Tintype is an old photographic process that imprints images on sheets of iron. David Emitt Adams used this method to print landscape images of the American Southwest on metal cans. He writes:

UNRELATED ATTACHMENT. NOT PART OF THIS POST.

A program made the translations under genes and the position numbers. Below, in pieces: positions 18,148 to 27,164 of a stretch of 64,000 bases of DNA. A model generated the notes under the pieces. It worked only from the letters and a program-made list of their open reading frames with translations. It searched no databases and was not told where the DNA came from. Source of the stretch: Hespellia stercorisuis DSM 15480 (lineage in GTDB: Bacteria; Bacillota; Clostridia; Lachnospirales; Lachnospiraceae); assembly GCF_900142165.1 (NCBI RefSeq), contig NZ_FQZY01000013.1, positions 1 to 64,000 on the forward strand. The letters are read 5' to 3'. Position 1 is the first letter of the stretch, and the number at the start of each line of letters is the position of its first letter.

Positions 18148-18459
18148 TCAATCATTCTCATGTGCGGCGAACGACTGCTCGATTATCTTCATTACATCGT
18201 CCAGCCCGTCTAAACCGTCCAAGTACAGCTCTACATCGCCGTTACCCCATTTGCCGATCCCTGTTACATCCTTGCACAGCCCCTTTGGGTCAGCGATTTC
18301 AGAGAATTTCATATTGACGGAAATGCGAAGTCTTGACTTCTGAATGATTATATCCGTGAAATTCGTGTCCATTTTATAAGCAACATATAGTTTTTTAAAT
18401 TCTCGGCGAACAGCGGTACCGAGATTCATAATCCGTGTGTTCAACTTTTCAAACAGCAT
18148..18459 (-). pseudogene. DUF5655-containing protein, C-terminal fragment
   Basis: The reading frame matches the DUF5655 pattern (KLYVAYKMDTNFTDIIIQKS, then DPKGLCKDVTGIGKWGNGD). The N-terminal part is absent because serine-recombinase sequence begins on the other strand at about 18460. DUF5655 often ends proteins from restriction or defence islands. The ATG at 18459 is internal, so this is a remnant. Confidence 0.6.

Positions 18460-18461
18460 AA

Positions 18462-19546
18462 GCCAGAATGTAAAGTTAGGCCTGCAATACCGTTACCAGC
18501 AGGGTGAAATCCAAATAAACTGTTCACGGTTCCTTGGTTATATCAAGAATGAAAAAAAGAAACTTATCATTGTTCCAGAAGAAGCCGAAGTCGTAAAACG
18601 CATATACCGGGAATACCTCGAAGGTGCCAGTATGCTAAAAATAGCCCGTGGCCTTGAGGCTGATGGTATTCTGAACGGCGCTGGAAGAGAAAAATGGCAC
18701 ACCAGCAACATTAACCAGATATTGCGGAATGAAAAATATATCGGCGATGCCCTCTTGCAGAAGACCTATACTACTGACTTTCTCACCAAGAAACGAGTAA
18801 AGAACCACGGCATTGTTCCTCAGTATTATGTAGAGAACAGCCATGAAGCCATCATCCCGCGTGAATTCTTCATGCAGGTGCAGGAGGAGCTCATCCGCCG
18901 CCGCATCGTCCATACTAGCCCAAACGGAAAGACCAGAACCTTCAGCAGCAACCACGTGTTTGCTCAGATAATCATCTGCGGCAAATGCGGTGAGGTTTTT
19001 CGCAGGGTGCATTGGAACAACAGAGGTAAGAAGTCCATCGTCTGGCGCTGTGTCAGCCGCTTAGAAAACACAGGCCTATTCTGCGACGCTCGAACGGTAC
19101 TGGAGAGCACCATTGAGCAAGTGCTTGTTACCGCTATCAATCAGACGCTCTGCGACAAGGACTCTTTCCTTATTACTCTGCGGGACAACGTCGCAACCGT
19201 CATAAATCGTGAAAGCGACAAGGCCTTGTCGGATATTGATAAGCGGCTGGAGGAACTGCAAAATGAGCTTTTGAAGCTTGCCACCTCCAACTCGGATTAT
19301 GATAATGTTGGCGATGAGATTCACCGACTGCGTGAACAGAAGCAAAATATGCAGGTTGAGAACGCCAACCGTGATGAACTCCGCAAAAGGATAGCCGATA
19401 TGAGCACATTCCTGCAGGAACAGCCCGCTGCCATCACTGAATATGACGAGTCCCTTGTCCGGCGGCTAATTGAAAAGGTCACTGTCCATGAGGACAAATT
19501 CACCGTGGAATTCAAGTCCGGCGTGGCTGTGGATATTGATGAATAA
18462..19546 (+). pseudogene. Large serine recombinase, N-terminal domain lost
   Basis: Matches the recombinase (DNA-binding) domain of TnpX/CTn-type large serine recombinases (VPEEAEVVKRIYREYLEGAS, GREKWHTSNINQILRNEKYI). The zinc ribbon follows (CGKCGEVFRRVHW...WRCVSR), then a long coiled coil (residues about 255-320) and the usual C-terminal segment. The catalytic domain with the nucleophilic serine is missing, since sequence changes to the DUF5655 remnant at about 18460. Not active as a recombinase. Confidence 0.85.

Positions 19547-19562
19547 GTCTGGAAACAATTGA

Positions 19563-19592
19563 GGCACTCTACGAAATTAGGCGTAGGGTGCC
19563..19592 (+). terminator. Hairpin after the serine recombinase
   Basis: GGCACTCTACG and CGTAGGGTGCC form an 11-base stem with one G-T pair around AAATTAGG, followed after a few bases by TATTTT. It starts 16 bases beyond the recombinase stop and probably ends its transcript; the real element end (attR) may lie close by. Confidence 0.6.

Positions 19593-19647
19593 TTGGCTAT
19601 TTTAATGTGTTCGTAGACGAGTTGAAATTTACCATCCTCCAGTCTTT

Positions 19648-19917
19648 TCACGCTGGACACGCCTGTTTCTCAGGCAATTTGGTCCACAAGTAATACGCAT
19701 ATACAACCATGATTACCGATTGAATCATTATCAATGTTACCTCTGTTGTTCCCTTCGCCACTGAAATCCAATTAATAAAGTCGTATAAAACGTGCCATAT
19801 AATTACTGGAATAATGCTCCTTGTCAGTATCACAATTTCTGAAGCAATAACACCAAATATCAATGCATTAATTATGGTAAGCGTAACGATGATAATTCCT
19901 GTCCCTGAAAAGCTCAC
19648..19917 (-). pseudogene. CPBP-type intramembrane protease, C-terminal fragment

For this body of work, I collect discarded cans from the desert floor, some over four decades old, which have earned a deep reddish-brown, rusty patina. This patina is the evidence of light and time, the two main components inherent in the very nature of photography. I use these objects to speak of human involvement with this landscape and create images on their surfaces through a labor-intensive 19th century photographic process known as wet-plate collodion.